Top Knight sails home in QEII Cup

Top Knight (Vlad Duric) rockets home in the rain-affected track to claim the Group 1 Queen Elizabeth II Cup.

By Michael Lee, Singapore Turf Club

Classy galloper Top Knight ploughed through the rain-soaked track at Kranji to ‘swim’ away to an impressive win in the $400,000 Group 1 Queen Elizabeth II Cup (1800m) on Saturday.

Under a heavy downpour and close to zero visibility, Michael Clements’ sole runner in the second Leg of the Singapore Triple Crown series made light of these extreme track and weather conditions to still stamp his undeniable class at the business end.

Whipping up the rear for most of the way, Top Knight only started to get a wriggle-on from the 800m, but alarmingly, still stood the leaders Elite Incredible (Matthew Kellady) and Minister (Ryan Munger) around 15 lengths at such a crucial stage of the race.

But the five-year-old son of Zoustar grew fins and flippers the moment champion jockey Vlad Duric flicked on the amphibious mode button – and his fog lights as well.

While most struggled to see him picking his way through the pea soup, Top Knight had made up much of the deficit by the home turn, albeit still a fair way from coming within striking distance.

Or so it seemed because even on TV monitors, which most patrons, including trainers, had switched to given it was bucketing down from their usual vantage point at the outdoors stands, the full picture was hard to work out.

For most of the home straight, Top Knight, who was backed down to $17 favouritism, along with other swoopers like Aramaayo (Ruan Maia) and Mr Clint (John Powell) had dropped out of camera with the focus on the leading pack, which, uncannily, was highly reminiscent of the concluding stages of the first Leg, the Group 1 Raffles Cup (1600m) three weeks ago.

In a scene of déjà vu, the same Lee Freedman trio of Minister, Sun Marshal (A’Isisuhairi Kasim) and Loyalty Man (Azhar Ismail) were wrestling it out for first prize, but again, their hard graft would be in vain.

It was only inside the last 200m that Mr Clint, a noted mudlark clearly revelling in the wet track, was the first to ‘re-emerge’ into the camera frame, but he still looked safely held by stablemate Minister.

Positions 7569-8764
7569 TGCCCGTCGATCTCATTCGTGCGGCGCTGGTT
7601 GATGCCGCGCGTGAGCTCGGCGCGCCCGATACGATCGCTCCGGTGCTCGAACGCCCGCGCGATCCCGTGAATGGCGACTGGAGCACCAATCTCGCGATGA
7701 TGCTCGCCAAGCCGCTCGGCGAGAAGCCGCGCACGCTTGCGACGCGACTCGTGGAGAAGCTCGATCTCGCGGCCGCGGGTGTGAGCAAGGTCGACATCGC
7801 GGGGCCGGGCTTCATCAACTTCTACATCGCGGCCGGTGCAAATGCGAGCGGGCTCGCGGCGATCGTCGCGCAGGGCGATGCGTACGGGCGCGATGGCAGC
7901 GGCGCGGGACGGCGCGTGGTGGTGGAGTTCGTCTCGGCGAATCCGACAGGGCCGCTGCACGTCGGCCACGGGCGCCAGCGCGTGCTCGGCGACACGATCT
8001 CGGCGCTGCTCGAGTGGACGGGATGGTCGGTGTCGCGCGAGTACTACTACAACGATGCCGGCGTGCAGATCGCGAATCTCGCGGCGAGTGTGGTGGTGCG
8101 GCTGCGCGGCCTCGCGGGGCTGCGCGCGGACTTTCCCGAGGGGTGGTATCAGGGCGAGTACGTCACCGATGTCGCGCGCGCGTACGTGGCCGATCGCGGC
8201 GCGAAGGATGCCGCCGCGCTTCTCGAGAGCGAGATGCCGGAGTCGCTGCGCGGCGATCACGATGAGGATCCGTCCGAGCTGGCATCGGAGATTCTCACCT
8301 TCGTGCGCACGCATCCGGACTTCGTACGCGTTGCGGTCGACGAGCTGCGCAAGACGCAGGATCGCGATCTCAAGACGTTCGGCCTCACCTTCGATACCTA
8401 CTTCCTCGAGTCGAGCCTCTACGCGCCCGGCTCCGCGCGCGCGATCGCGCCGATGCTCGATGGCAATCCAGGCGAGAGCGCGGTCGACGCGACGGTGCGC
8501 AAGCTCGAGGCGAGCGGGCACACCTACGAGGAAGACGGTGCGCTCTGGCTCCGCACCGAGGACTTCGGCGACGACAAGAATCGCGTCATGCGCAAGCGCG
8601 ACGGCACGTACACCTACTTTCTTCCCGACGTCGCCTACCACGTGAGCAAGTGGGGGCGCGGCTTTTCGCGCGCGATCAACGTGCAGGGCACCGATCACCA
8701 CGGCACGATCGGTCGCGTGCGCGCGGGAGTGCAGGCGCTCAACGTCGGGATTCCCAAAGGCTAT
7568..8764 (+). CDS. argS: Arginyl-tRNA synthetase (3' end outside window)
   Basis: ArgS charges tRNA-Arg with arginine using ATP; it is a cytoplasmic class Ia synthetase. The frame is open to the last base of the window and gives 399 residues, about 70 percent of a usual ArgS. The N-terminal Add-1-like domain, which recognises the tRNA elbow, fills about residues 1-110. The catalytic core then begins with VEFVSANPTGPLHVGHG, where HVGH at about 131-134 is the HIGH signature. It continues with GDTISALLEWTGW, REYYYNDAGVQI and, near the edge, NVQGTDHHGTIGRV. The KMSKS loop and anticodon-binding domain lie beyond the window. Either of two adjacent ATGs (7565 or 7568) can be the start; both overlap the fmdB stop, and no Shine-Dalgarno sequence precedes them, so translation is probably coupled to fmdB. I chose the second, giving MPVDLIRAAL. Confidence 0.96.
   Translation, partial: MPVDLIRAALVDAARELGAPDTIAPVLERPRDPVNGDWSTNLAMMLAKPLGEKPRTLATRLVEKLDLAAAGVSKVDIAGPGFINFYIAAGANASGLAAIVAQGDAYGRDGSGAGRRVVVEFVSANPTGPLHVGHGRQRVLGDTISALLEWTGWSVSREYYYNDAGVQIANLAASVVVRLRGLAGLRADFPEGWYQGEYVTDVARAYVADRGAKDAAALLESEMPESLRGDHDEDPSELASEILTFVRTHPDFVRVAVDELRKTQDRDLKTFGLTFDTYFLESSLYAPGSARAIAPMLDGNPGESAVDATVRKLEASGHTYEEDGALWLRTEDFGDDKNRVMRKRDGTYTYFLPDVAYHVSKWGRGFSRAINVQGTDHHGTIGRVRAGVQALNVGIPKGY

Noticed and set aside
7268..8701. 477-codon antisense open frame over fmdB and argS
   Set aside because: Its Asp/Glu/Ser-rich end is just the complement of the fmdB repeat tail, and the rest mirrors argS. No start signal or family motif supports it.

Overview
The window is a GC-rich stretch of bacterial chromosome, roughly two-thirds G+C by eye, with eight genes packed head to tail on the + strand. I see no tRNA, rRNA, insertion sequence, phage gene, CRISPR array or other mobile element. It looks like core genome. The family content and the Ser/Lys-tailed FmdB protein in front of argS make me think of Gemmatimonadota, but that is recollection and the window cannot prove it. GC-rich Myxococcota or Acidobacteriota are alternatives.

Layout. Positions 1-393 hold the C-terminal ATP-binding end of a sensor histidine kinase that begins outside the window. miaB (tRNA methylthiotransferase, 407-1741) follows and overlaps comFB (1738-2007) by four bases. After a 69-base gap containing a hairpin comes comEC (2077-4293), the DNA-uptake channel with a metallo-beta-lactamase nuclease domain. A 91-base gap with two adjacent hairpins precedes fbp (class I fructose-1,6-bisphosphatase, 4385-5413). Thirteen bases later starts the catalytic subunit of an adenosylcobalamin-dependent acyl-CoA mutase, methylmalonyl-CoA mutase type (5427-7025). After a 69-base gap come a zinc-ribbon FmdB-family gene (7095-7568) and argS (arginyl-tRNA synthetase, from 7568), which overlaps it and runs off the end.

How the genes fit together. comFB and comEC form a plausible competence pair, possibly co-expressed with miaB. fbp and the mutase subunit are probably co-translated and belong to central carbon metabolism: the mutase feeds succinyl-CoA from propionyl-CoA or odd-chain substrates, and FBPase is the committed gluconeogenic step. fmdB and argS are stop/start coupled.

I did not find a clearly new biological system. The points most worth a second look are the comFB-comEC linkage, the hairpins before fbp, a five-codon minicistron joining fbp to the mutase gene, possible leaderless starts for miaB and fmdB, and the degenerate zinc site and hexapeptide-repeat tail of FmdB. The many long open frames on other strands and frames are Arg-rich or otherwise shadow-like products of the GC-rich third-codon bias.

Out of nowhere, a mud-splattered horse and jockey with hues of light blue suddenly popped onto the screen as they came thundering home, literally blowing their rivals out of the water to hold court with a two-length victory.

But for the handful who had braved the rain to watch the race unfurl off TV, they would have first-hand seen Top Knight’s uninterrupted and relentless gallop from a much longer way out.

Duric also needed wipers for most of the 1800m trip, and while he decried the bog track and also thought he was all at sea at the half-mile, he soon gained that ironclad confidence he was sitting on a winner the moment Top Knight was steered towards the better part of the track into the home straight.

After a hot shower and a good blow-dry, the three-time Singapore champion jockey hailed the three-time Group 1 winner as a ‘little ripper’ even when the elements wreaked havoc.

“Earlier in the day, when I went out for the race on Hwasong (Race 6), there was no rain, but as soon as we got on the horse, it started to rain,” recalled Duric.

“When we jumped out, I couldn’t see a thing and had to wipe my goggles six times, but we still finished third.

“After that, I was better prepared for Top Knight’s race. I wore two sets of goggles, but the vision was still pretty poor and the track was so waterlogged.

“But luckily, I was able to follow Aramaayo during the race, and my horse relaxed so well for me. I just had to coax him along in the ground.

“He didn’t spend a penny, but from the 600m to 700m mark, when they quickened up, he needed a couple of 100 metres to get going.